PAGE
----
Recently there have been some important changes to copyright law in the UK that may affect you, even if you’re based in the U.S.
There are two main licensing bodies in the UK, the Copyright Licensing Agency (CLA), which covers both print and digital publications, and the Newspaper Licensing Agency (NLA), which covers national daily media. Typically, your PR agency’s license gives them permission to send you copies of articles in paper format, digital cuttings, snippet links and PDFs of digitally extracted content. If you have an agency in the UK and you don’t know if they have a license, it is worth checking. The fines for non-compliance can be very steep.
Even if your agency does have a license, unless you have a license of your own, you are prohibited from storing that coverage or forwarding it to anyone else in your company.
Over recent years however, primarily with the advent of social sharing and a dramatic increase in online publications, licensing agencies are getting more stringent about who holds content from a third-party publisher.
As part of a PR agency’s contract with the licensing agencies, the PR agencies must divulge a list of their clients and contact details – basically anyone who they send coverage to. The cuttings agencies (or clippings in America) also are required to do the same.
The rules of the licenses are:
1. Paper cuttings are not further copied or reproduced.
2. Digital cuttings are only accessed once, and a single copy printed out, and
3. Digital cuttings or links are not retransmitted to anyone else.
The Public Relations Consultants Association, the UK’s PR industry body has been challenging the NLA and won the latest battle in this ongoing war.
The good news now, for online newsrooms that include coverage highlights, is that putting links on your website directing readers to coverage does not infringe copyright. But beware, any text that accompanies the link cannot include text from the article or the article headline.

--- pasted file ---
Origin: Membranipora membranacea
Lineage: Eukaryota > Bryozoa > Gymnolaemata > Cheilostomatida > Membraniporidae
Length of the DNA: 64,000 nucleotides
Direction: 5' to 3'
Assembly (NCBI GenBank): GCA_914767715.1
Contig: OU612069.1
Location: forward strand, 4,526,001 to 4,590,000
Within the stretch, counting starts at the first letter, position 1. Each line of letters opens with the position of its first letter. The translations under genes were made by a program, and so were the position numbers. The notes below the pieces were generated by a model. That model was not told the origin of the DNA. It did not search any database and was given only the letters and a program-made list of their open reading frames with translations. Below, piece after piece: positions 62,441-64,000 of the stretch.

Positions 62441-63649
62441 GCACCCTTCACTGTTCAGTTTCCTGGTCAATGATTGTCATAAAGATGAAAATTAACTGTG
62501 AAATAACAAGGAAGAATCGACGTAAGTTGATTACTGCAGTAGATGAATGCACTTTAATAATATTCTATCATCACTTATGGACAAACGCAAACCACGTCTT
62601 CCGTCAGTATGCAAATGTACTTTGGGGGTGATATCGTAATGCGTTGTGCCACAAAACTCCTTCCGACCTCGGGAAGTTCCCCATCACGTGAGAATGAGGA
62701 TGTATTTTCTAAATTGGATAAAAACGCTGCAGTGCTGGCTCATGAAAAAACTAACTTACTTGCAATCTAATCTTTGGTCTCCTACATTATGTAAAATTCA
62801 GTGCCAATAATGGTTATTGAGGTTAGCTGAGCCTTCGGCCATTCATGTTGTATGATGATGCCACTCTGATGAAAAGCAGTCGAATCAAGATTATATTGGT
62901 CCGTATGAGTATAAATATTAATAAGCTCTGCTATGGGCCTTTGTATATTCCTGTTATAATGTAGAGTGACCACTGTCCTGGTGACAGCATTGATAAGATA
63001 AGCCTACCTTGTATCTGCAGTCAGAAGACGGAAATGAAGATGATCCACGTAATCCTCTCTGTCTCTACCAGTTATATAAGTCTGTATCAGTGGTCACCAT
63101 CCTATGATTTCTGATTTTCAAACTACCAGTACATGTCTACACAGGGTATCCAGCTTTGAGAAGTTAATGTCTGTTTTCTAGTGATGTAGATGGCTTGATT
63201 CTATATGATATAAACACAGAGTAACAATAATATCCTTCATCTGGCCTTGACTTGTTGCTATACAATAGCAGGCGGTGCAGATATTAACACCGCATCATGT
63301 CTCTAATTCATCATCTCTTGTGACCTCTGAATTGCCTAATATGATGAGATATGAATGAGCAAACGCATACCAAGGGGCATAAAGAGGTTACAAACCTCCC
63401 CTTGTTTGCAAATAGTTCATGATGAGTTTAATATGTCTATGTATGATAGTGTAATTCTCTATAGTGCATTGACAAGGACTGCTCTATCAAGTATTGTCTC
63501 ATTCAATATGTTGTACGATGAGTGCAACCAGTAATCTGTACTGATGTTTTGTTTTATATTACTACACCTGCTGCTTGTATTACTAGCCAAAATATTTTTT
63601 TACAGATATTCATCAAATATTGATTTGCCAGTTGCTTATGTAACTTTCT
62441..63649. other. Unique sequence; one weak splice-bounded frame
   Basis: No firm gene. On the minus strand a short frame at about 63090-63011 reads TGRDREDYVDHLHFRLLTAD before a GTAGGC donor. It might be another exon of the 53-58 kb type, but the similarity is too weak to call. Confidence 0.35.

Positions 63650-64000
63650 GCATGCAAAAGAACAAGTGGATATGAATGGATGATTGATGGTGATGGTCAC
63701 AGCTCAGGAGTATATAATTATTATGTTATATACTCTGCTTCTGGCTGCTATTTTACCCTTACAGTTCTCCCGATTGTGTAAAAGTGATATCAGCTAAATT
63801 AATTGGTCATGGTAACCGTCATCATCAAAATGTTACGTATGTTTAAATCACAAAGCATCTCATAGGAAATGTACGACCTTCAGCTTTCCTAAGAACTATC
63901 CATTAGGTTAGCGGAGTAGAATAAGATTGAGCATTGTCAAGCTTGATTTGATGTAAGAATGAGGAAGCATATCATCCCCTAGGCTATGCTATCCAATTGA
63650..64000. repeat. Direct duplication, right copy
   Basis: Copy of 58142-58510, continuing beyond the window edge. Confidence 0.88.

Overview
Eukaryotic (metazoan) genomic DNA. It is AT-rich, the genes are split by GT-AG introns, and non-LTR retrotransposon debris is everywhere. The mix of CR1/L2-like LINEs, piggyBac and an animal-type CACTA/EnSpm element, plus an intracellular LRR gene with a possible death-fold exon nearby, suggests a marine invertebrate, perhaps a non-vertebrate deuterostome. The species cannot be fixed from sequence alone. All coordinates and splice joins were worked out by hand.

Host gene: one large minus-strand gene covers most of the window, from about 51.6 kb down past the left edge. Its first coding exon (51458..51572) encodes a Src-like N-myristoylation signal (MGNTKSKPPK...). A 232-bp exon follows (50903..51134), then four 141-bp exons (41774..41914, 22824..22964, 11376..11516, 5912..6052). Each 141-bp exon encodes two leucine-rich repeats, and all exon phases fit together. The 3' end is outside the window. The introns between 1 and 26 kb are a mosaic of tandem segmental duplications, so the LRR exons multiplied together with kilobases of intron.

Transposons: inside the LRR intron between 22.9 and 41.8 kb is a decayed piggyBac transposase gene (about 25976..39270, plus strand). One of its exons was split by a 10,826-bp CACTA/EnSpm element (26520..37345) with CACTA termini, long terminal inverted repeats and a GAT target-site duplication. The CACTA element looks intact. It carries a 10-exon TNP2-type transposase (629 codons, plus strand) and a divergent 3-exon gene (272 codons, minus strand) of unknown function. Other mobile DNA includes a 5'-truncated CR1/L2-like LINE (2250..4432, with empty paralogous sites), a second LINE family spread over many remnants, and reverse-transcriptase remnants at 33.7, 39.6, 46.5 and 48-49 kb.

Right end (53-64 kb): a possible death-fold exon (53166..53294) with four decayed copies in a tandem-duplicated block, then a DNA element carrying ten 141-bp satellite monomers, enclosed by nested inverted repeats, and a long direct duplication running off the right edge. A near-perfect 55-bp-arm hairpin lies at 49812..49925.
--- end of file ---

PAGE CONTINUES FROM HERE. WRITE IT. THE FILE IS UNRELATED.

You wouldn’t be alone in finding the rules confusing and the potential for gray areas almost endless. The parameters are changing regularly and the only way to get the most up-to-date information is to check with the licensing agencies directly. But as a rule of thumb, if you are engaged in any PR activity in the UK, either directly or with an agency partner, it is worth asking yourself these questions:
1. Do we publish coverage on our website, and if so, are we certain we are not infringing copyright?
2. Do we circulate coverage internally (be it daily news feeds to colleagues or coverage books in reception)? If so, do we have a license to do so?
3. Does our PR agency have all the appropriate licenses it is required to maintain for these purposes?
With all the incredible opportunities to create strategic, impactful campaigns that contribute to building strong reputations for our clients, thinking about details like licensing can seem trivial. But certainly in the UK it is becoming an increasingly high-profile issue and companies ignore it at their peril.